by Joyce Sutphen
The kitchen is sweet with the smell of apples,
big yellow pie apples, light in the hand,
their skins freckled, the stems knobby
and thick with bark, as if the tree
could not bear to let the apple go.
Baskets of apples circle the back door,
fill the porch, cover the kitchen table.
My mother and my grandmother are
running the apple brigade. My mother,
always better with machines, is standing
at the apple peeler; my grandmother,
more at home with a paring knife,
faces her across the breadboard.
My mother takes an apple in her hand,
She pushes it neatly onto the sharp
prong and turns the handle that turns
the apple that swivels the blade pressed
tight against the apple's side and peels
the skin away in long curling strips that
twist and fall to a bucket on the floor.
The apples, coming off the peeler,
Are winding staircases, little accordions,
slinky toys, jack-in-the-box fruit, until
my grandmother's paring knife goes slicing
through the rings and they become apple
pies, apple cakes, apple crisp. Soon
they will be married to butter and live with
cinnamon and sugar, happily ever after.
- How can a kitchen be sweet with a smell?
- What does it mean that the poet's mother and grandmother are "running an apple brigade?"
- Find an example of a metaphor. Explain.
- Draw a picture of something in the scene described in this poem.
by Robert Frost
My long two-pointed ladder's sticking through a tree
Toward heaven still,
And there's a barrel that I didn't fill
Beside it, and there may be two or three
Apples I didn't pick upon some bough.
But I am done with apple picking now.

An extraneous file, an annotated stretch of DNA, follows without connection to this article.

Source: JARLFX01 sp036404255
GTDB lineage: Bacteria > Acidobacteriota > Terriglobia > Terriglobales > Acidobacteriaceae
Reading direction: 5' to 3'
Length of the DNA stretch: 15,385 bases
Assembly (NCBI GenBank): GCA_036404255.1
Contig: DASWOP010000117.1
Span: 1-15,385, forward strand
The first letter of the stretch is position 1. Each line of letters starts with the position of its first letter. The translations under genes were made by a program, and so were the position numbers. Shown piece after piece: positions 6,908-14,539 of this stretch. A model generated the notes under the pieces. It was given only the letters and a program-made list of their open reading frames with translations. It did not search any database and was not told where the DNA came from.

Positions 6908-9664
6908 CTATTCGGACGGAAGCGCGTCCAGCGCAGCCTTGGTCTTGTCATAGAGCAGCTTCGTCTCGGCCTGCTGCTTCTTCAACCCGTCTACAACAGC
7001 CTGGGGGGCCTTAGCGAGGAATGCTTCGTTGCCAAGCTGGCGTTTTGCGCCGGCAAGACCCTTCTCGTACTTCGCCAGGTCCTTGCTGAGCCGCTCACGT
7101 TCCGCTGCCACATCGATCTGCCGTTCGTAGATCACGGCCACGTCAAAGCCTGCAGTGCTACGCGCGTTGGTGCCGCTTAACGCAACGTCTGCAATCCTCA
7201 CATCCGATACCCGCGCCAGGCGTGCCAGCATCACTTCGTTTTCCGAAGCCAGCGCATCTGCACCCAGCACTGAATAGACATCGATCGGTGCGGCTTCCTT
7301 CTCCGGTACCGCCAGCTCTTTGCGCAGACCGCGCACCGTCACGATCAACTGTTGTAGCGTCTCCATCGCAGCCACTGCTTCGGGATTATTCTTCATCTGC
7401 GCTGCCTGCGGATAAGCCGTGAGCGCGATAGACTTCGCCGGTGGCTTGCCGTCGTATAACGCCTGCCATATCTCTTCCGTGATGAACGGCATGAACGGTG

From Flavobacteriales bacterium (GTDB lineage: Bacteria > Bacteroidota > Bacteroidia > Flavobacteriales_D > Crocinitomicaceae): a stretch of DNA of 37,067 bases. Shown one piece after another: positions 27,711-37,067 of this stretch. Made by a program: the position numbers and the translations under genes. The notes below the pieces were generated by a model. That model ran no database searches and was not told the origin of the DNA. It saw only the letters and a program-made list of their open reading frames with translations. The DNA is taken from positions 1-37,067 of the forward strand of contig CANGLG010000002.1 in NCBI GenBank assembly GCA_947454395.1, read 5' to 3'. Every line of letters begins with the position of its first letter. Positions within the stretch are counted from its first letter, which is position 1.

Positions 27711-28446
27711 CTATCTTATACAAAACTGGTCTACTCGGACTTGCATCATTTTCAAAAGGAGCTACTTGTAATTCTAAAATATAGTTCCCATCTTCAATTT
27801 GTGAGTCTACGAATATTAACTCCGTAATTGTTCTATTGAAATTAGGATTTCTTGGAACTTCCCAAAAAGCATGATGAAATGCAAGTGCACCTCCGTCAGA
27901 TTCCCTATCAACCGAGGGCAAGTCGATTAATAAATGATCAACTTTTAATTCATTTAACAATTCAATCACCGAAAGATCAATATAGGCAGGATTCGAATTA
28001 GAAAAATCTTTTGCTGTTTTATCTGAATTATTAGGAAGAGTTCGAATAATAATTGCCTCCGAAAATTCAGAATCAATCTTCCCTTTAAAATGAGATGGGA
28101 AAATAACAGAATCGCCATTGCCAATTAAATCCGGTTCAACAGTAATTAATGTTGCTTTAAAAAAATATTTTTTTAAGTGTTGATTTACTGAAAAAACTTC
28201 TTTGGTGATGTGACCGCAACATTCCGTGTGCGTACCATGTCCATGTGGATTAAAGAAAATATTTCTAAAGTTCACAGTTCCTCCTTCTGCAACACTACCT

Essence of winter sleep is on the night,
The scent of apples: I am drowsing off.
I cannot rub the strangeness from my sight
I got from looking through a pane of glass
I skimmed this morning from the drinking trough
And held against the world of hoary grass.
It melted, and I let it fall and break.
But I was well
Upon my way to sleep before it fell,
And I could tell what form my dreaming was about to take.
Magnified apples appear and disappear,
Stem end and blossem end,
And every fleck of russet showing clear.
My instep arch not only keeps the ache,
It keeps the pressure of ladder-round.
I feel the ladder sway as the boughs bend.
And I keep hearing from the cellar bin
The rumbling sound
Of load on load of apples coming in.
For I have had too much
Of apple-picking: I am overtired
Of the great harvest I myself desired.
There were ten thousand thousand fruit to touch,
Cherish in hand, lift down and not let fall.
That struck the earth,
No matter if not bruised or spiked with stubble,
Went surely to the cider-apple heap
As of no worth.
One can see what will trouble
This sleep of mine, wheatever sleep it is.
Were he not gone,
The woodchuck could say whether it's like his
Long sleep, as I describe its coming on,
Or just some human sleep.
- Circle the words that rhyme. What is the rhyme pattern?
- Why is the ladder still sticking through the tree and the barrel unfilled?
- What was the "pane of glass" skimmed from the drinking trough.
- What does he mean when he says he was on his way to sleep before the glass fell?
- What does the poet dream about?
- Why does his instep arch ache?
- Which apples went to the "cider-apple heap?" What is the cider-apple heap?
- What is the significance of the woodchuck?
- Draw a picture of something described in this poem.